Possibly the most dramatic use of balloons in the war in Europe took place in September 1870 during the siege of Paris in the FrancoPrussian War. When Paris became completely surrounded by the Prussians, French aeronauts suggested to the head of the Post
Office that balloons should be used to communicate with the outside world and with the provisional government at Tours. The Post
Office accepted the suggestion, and on September 23, the professional aeronaut Jules Durouf departed from the Place St. Pierre in
Montmartre in Le Neptune with 227 pounds (103 kilograms) of mail. He landed his balloon safely three hours and fifteen minutes
later behind enemy lines at the Chateau de Craconville. On his way, Durouf dropped visiting cards on the enemy position as he flew
above the reach of enemy guns.
During the Siege of Paris in the Franco-Prussian War, 1870-1871, balloons were manufactured within railroad stations in Paris. The balloons were used to get mail and passengers
out of Paris
Due to the direction of the winds and the fact that balloons could not really be steered, the stream of balloons went in only one
direction—out of Paris. So, a later balloon, La Ville de Florence, transported carrier pigeons as well as mail. The pigeons were used
by the French to carry messages back into Paris.
Since the balloons did not make their way back to Paris, the French needed more and more balloons and began a flurry of balloon
building. These new balloons were built with cheap materials and were often piloted by inexperienced aeronauts. Originating from
the temporarily empty railroad stations and yards, they ferried people, as well as mail and pigeons out of Paris. Some were barely
able to reach a safe landing away from enemy lines. On October 7, 1870, the minister of the new French government, Léon
Gambetta, made a dramatic escape from Paris by balloon, and with his chief assistant, Charles Louis de Saulces de Freycinet,
established a provisional capital in the city of Tours.
Because the Prussians were reputed to have a special anti-aircraft gun, the French authorities ruled that, starting in mid-November
1870, balloons must leave Paris only by night. This added new hazards for the inexperienced aeronauts. Balloons could not be
controlled, and they landed at unexpected locations, sometimes with fatal results when they landed in enemy territory. On one
flight, two aeronauts became lost and drifted 800 miles (1,287 kilometres) to Norway. Two other balloons were lost without a trace.
Altogether, a total of 66 balloons left Paris during the siege, and 58 landed safely. They carried some 102 people, more than 500
pigeons, and five dogs, which were supposed to return to Paris carrying microfilm but who never reappeared. The balloons also
delivered more than two million pieces of mail as far away as Tours, 125 miles (201 kilometres) to the southwest of Paris.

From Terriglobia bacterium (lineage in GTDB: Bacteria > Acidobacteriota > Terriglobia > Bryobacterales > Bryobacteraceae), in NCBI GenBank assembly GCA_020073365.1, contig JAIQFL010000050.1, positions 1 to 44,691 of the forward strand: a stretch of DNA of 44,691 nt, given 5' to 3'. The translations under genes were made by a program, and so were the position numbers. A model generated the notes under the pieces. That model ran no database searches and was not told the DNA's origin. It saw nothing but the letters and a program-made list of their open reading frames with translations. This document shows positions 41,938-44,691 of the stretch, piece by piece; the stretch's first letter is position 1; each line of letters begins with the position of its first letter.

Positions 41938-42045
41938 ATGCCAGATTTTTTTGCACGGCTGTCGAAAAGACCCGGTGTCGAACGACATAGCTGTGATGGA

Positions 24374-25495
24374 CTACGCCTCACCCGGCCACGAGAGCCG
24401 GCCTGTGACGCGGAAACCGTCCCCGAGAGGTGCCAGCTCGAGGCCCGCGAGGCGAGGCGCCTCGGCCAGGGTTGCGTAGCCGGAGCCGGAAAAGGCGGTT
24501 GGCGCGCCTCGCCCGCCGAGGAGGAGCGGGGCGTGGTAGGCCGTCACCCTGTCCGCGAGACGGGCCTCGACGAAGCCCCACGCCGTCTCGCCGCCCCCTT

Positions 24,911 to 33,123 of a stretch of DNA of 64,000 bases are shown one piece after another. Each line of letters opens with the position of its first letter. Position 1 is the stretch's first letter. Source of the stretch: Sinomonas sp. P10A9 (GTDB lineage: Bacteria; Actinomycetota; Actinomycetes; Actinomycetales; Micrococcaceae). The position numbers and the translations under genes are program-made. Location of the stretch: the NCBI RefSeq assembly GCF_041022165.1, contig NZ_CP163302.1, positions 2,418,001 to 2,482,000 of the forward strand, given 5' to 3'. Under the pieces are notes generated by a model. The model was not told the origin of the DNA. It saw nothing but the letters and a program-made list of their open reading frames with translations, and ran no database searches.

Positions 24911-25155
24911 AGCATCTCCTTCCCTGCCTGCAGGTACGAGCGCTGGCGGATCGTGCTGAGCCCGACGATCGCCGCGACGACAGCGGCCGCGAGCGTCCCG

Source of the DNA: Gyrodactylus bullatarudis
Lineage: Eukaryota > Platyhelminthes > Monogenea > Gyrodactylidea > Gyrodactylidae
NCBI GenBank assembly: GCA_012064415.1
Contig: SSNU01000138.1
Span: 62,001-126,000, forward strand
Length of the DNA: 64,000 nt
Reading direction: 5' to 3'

The war contributions of the aeronauts led to the formation, in 1874, of a "Commission des Communications Aeriennnes." On its
recommendation, a military aeronautical establishment was set up in 1877 under the direction of Charles and Paul Renard. This
organization has continued to exist into modern times.
Other countries followed France's example. Germany organized a Balloon Corps in 1884, and Austria followed in 1893. Russia soon
opened a school for aeronautical training near St. Petersburg.
In Great Britain, two officers, Captain F. Beaumont, who had served with Thaddeus Lowe's Balloon Corps in the American Civil War,
and Captain G.E. Grover tried unsuccessfully to persuade the British military to recognize the military value of balloons. But the first
British military balloon was not used until Captain J.L.B. Templer, an amateur aeronaut, brought his own balloon, the Crusader, to
Woolwich Arsenal in 1879 along with another balloon, the Pioneer. The British began military balloon training in 1880. Members of
the balloon corps were trained in free flight as well as in observations from a tethered balloon in case the tethered balloon broke
away from its cables. Templer almost died in one of these free flights when the weather deteriorated, and a Member of Parliament
who was on the flight did die.
During this time, Templer and his associates realized that a new way of storing the hydrogen gas that filled the balloons was needed
because generating the gas near the battlefield was too cumbersome and slow. Compressed cylinders for the gas were suggested,
and when the problem of a gas-tight valve was solved, the cylinders came into use both in Britain and in other countries. Storage
pressures increased rapidly and, by 1890, the French claimed they could inflate a small balloon in 15 minutes.
Templer also recognized the need for a lighter and more impervious balloon fabric. He found a London family who had been using
goldbeaters' skins (the outer layer of the intestines of an ox used by goldsmiths) for toy balloons and hired them to provide fabric to
the British government. By the end of 1883, they had produced their first balloon that could lift one observer to a useful height. The
balloon, the 10,000-cubic-foot (283-cubic-meter) Heron, served in South Africa.
During the Boer War in South Africa, 1899-1902, a balloon is used to watch for the Boers
The advances in balloon technology impressed the British military, which moved the Balloon Section to larger quarters and included
it in British Army establishments. They increased the number of balloon sections, and four balloon sections participated in the South
African War at the end of the nineteenth century.